Francis X. Conidi, M.D. from the Florida Center for Headache and Sports Neurology has issued a new study which examined retired NFL players for signs of traumatic brain injuries using Diffusion Tensor Imaging (DTI), and the results were fairly damning. The study found that over 40% of the retired NFL players had sustained a traumatic brain injury. Approximately 40 retired NFL players underwent the exam, which included a Compressive Neurological/Headache history, neurological examination, neurophysiological evaluation, Clinical Dementia Rating Scale, physiological evaluation and DTI MRI were performed. According to Dr. Conidi, this represents “one of the largest studies to date in living retired NFL players.”
The North America Brain Injury Society (NABIS) held its 29th Medical Legal Traumatic Brain Injury Seminar to educate attorneys and assist them in better representing their clients. Medical and legal experts from around the United States presented at this three day conference held in Tampa, Florida.
As one of the programs co-chairs, along with Ken Kolpan, Stewart Casper, and Simon Forgette, we put together what many considered to be the premier medical legal traumatic brain injury conference in the United States. I had the pleasure of presenting on the topic of the admissibility of diffusion tensor imaging, which is a sophistic neuroimaging technique that can detect traumatic brain injury where conventional MRI and CT cannot.
I look forward to seeing everyone next year (March 29-April 1, 2017) in New Orleans when NABIS will be hosting the 30th Medical Legal Traumatic Brain Injury Seminar in conjunction with the International Brain Injury Association’s 12th World Congress that will be held at the same time.
Brent Masel, M.D., medical director of the Brain Injury Association of America, authored a paper entitled “Brain Injury as a Chronic Disease” in which he presented the strong argument that traumatic brain injury should be thought of as a chronic disease. In the white paper he laid out the long term consequences of TBI, including increased mortality and the increased incidence of sequelae from TBI. Nevertheless, defense courtroom doctors continue to argue that mild traumatic injury is self limiting and does not result in long term problems.
A new study from the University of Toronto, titled “Risk of Suicide after a Concussion,” assessed the long-term risk of suicide after concussion. Dr. Michael Fralick and his colleagues performed a longitudinal cohort analysis of adults with the diagnosis of a concussion in Ontario, Canada from April 1, 1992 to March 31, 2012, a 20 year period. Severe cases that resulted in hospitalization were excluded.
A federal judge has once again upheld the introduction of diffusion tensor imagining (DTI) in an mTBI case, rejecting defendant’s motion to exclude the DTI findings. In White v. Deere and Co., plaintiff filed a product liability action arising out of an incident that occurred while plaintiff was operating her Deere Model 4600 compact utility tractor and Model 460 loader. Plaintiff asserted that she sustained a traumatic brain injury as a result of a hay bale falling onto her head while she was operating the tractor.
Plaintiff retained Randall Benson, M.D. a board-certified neurologist as one of her medical experts. According to the opinion, Dr. Benson opined plaintiff sustained a traumatic brain injury, basing his opinion, in part, on the results derived from a DTI. Defendants moved to exclude Dr. Benson’s DTI findings, arguing that the DTI finding was unreliable.
The court, after discussing the admissibility standard established by the US Supreme Court in Daubert, Joiner and Kumho Tire, performed an analysis to determine whether Dr. Benson’s use and reliance on DTI was permissible.
A Nevada District Court trial judge recently ruled that Michael Freeman, Ph.D., an epidemiologist, was qualified to testify in a medical malpractice case. Karosy v. Summerlin Hospital Medical Center, et al., Case No. A-12-660815-C (Clark County, Nevada D.C.). In this case, 16-month-old infant plaintiff was admitted to Summerlin Hospital with a diagnosis of pneumonia. When her condition worsened, she was ultimately intubated. During the course of care, plaintiff sustained severe brain damage. The defendants, through their experts, claimed that plaintiff’s severe brain damage was likely caused by plaintiff’s medical condition and not medical negligence.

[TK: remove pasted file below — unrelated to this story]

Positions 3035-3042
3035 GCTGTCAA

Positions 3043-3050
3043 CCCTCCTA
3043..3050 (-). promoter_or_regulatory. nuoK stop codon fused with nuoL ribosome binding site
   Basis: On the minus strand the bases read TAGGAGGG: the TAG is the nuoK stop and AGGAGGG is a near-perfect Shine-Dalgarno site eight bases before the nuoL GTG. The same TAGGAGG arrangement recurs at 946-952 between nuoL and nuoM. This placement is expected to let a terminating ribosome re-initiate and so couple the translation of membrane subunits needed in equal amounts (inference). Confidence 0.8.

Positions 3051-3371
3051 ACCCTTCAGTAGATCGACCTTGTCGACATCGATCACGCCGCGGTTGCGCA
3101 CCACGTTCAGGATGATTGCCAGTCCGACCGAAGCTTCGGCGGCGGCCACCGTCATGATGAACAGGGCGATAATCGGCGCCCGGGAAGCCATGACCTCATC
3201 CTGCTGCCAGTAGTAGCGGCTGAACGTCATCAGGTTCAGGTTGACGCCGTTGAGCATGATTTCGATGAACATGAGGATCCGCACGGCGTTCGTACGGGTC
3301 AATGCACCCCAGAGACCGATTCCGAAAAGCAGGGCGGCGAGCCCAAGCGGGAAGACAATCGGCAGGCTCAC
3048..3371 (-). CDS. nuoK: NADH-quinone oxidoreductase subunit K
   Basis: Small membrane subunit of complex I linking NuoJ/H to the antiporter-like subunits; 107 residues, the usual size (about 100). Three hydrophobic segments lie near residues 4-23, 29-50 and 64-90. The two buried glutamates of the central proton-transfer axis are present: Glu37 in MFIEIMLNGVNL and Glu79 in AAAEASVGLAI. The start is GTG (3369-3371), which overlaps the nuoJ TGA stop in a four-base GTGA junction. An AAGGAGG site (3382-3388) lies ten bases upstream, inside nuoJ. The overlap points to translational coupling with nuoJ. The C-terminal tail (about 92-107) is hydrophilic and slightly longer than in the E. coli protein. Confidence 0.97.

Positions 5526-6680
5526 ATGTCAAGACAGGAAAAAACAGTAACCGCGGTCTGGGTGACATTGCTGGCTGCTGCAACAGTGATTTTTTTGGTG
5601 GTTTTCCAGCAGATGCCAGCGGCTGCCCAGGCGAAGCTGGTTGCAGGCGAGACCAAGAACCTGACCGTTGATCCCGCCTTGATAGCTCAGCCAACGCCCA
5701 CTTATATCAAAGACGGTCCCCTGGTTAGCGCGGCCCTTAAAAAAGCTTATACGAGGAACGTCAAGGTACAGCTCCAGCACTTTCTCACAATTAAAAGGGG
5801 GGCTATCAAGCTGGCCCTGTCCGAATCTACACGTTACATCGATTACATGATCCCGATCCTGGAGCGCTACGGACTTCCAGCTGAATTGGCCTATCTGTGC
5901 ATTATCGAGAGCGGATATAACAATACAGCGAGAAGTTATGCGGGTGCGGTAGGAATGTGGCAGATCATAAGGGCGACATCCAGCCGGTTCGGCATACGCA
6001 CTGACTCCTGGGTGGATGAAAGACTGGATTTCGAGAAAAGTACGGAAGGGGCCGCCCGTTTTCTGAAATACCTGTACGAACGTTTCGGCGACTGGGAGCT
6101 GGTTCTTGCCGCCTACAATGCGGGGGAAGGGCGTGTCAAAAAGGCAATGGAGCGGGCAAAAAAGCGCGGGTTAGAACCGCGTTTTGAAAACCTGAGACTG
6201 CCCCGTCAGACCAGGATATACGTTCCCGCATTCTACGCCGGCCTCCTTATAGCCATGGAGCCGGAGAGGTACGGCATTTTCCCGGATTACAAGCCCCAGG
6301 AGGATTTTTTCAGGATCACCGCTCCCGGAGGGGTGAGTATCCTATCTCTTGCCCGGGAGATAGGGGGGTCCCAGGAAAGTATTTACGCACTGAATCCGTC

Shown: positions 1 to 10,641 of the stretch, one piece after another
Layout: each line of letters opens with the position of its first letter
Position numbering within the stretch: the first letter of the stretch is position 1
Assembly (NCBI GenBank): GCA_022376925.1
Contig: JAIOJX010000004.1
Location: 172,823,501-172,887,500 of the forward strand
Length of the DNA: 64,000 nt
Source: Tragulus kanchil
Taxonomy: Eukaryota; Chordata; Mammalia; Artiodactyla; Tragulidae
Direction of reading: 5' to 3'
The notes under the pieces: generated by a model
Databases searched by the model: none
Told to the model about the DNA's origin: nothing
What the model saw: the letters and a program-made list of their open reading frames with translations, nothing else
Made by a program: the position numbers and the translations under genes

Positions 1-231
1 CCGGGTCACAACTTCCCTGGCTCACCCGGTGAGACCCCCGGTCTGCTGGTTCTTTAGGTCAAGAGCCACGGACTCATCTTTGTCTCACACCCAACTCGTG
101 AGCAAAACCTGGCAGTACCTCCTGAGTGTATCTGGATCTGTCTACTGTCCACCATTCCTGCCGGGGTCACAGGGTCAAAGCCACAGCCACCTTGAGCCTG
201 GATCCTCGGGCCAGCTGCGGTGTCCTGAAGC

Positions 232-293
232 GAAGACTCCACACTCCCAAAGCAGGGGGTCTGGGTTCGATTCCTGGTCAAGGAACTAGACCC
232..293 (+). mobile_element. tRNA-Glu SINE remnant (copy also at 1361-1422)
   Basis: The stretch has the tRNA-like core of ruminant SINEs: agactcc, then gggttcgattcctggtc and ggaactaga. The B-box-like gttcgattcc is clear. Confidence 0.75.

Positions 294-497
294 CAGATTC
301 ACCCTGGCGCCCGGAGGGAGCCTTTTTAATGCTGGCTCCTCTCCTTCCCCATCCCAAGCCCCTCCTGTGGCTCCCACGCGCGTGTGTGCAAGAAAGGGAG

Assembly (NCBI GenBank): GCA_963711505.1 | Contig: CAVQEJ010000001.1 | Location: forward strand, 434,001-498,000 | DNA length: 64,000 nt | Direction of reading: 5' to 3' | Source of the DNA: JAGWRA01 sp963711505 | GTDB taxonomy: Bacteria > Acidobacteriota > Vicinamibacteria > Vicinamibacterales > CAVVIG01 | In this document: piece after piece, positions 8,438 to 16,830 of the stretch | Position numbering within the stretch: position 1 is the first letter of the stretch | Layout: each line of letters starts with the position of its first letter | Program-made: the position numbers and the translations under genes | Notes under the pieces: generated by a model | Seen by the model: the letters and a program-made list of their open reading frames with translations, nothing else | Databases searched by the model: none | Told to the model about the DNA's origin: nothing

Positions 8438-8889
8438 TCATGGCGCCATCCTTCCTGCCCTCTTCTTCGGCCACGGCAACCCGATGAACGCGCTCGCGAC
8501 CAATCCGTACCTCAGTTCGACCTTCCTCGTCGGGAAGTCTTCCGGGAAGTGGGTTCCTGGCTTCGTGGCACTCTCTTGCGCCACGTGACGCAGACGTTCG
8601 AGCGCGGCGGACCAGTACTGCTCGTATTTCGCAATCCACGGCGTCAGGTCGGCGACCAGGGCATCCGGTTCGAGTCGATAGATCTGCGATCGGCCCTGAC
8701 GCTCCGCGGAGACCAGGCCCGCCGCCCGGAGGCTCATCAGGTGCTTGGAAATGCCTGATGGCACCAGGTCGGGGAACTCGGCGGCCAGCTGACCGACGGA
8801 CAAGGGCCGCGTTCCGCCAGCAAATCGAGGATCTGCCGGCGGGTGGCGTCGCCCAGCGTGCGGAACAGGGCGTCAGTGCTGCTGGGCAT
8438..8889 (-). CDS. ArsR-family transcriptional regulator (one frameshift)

Plaintiff retained Michael Freeman, Ph.D., an epidemiologist, who performed an expert analysis of defendants’ alternative theories of causation. Epidemiology is a particular branch of medicine which studies the patterns, causes, and effects of diseases and other factors relating to the health of the body. Dr. Freeman offered opinions in epidemiology and rebutted defendants’ expert’s opinions that the child’s brain damage was caused by plaintiff’s medical condition individually and/or in combination, rather than defendants’ alleged negligence.
Defendants filed a motion in limine to strike Dr. Freeman and argued that because Dr. Freeman was not a medical doctor, he was not qualified to give opinions as to breaches in the standard of care, medical causation, and life expectancy.
Researchers at the University of Pittsburgh Medical Center recently utilized Shannon entropy, which is a mathematical information theory model that looks at areas of entropy or disorder in the brain, to determine which concussion patients would go on to suffer migraine headaches following a traumatic brain injury.
Researchers have been using Diffusion Tensor Imaging to assess concussion-related damage to the brain’s signal-transmitting white matter to look for symptoms like headaches. Fractional anistropy (FA), which measures how easily water moves through the brain, represents an average. As a result, someone with a higher FA to begin with may lose white matter integrity from trauma, but still might average out to have a normal mean FA, according to the study’s author Lea M. Alhilali, M.D.
It is well known that headache is one of the most common debilitating chronic pain conditions in patients who sustain a mild traumatic brain injury (mTBI). No conventional pharmacological treatment has been shown to be effective in treating headaches related to traumatic brain injury (TBI). I recently read an interesting abstract published in Pain Physician; 19(2)(E 34754)- entitled rTMS in Alleviating Mild TBI Related Headaches – A Case Series.
In this study, the authors designed a perspective evaluation in patients with established diagnoses of mild traumatic brain injury related headaches who were treated with neuronavigational guided rTMS. The study was conducted at the Veterans Administration San Diego Health Care System, where over 400 patients with mTBI are evaluated annually.
The study included six men (average age of 50) with mTBI-HA. Constant headaches were rated at 4 on a 0-10 numerical rating pain scale (NRPS) and all patients were on stable headache medication regiments. Each of the patients received 4 sessions of rTMS over a 2 month period.
Following the treatment, the patients were again evaluated. The average post rTMS headache intensity was reduced by 53.05%. The average headache exacerbation frequency per week was reduced by approximately 79% with 2 patients reporting complete cessation of severe headache episodes.
The authors concluded that rTMS offered a “non-evasive” treatment option for MTBI-HA.